Common Cold could now void travel insurance as new ripoff is about to start
Common cold could void travel cover
An insurer now wants to know every time you see a GP, raising fears that customers will be denied cover and costs will jump
By Rosie Murray-West8:00PM GMT 29 Nov 2013CommentsComments
Travel insurers – especially those dealing with older policyholders – are demanding more information than ever about their customers’ medical histories, leading to fears that more applicants could be denied cover altogether and that costs could rise.
One provider of annual travel cover has even gone so far as to demand customers disclose every visit to the doctor, however commonplace the reason.
Staysure, which specialises in travel insurance for the over 50s, has emailed all its policyholders asking them to phone in and report any sickness that they have had – even just a common cold, The Daily Telegraph has learned.
Staysure said its underwriters needed to know about anything that its policyholders had seen the doctor about. “The email is Staysure trying to be proactive about helping customers make sure they’ve done that,” a spokesman said.
The email, sent earlier this month, asked policyholders to “remember to declare any condition you have suffered from or visited a doctor with no matter how minor (i.e. a cold) just to make sure you are fully covered”.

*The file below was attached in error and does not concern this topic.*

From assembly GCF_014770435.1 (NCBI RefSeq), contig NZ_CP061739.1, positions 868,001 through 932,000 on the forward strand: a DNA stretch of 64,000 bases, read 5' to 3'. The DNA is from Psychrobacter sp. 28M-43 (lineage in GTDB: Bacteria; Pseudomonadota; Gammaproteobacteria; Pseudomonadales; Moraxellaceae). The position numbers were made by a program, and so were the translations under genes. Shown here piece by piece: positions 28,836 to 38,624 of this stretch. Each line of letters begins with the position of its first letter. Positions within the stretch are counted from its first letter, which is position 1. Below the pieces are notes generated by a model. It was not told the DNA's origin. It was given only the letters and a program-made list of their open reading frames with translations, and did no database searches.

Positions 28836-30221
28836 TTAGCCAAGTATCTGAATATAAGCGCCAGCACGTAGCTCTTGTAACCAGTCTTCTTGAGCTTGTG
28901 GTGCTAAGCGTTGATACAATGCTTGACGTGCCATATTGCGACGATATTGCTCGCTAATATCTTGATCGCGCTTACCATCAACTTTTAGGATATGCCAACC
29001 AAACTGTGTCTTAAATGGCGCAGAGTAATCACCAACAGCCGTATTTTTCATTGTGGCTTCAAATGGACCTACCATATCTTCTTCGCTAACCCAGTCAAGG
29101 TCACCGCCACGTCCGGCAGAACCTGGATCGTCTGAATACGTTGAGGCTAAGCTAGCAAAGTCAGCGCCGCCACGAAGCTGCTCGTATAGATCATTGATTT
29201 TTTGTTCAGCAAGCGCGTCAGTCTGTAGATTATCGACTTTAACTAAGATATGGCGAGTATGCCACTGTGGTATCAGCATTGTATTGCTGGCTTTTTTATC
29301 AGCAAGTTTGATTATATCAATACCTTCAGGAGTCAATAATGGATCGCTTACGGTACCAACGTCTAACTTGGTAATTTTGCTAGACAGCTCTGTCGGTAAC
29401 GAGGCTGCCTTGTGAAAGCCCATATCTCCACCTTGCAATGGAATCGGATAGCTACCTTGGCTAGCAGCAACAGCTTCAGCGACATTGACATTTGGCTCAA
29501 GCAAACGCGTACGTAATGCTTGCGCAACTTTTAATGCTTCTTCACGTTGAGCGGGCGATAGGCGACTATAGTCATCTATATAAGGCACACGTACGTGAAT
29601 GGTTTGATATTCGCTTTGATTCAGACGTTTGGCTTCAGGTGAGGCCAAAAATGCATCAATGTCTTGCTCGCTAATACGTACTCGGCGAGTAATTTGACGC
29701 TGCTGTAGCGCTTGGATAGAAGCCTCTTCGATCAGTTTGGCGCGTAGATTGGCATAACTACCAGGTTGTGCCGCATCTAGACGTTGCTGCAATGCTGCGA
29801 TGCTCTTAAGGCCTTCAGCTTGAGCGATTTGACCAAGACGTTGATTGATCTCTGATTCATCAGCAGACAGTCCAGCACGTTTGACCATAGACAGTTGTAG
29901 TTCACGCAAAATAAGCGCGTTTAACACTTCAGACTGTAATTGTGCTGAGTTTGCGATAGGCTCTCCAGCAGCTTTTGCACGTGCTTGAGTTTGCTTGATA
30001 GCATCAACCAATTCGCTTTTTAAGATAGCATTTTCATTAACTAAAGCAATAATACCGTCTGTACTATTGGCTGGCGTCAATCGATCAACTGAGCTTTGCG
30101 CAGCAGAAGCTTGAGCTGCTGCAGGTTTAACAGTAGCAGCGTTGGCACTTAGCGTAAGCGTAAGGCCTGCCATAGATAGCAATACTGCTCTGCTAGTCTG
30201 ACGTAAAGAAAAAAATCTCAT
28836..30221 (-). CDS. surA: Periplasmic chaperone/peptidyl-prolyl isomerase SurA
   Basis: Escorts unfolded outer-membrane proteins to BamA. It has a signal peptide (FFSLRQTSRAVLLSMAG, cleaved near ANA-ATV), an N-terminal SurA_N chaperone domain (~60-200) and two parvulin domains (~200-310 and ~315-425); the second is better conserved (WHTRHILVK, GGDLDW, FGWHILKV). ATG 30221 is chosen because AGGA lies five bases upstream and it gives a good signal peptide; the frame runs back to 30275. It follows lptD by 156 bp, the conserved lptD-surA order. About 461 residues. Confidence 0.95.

Annual travel insurance policies, such as those offered by Staysure, are popular with travellers who go on several trips a year. It is often cheaper to buy one policy that gives cover for every trip taken over a 365-day period than to buy insurance for each separate holiday.
However, if a policyholder develops an illness in the middle of that annual period, the insurer may argue that the policy is no longer valid. Also, if the policyholder declares the condition the insurer can raise a customer’s premium in the middle of an annual policy, should it judge that the new medical information makes the customer a higher risk.
Staysure said the new guidance was to help its customers not to invalidate their policies. “People who travel without having declared all existing medical conditions could be unwittingly invalidating their insurance, which obviously could have financial implications, so the aim is to make sure that doesn’t happen,” a spokesman said.
However, a spokesman for the Financial Ombudsman Service (FOS), which rules on complaints about travel insurance claims that are turned down, said the move could be the beginning of a drive by insurers to force customers to declare even minor‑sounding illnesses.
The spokesman cited the new Consumer Insurance Act, which came into force in April and gives insurance policyholders legal protection if they unknowingly give incorrect or incomplete information to their insurer.
This means that an insurer can no longer invalidate your policy if it doesn’t ask the right questions when you buy cover and it turns out later that you have a medical condition that the insurer didn’t know about.
The Act gives consumers greater rights if claims are declined. The ombudsman said insurers were likely to demand more specific disclosure from consumers as a result. However, the spokesman said Staysure’s advice was “an example of an insurer trying to do the right thing in a very odd way” and noted that the requirement to inform the insurer of any GP visits was not part of the policy’s terms and conditions.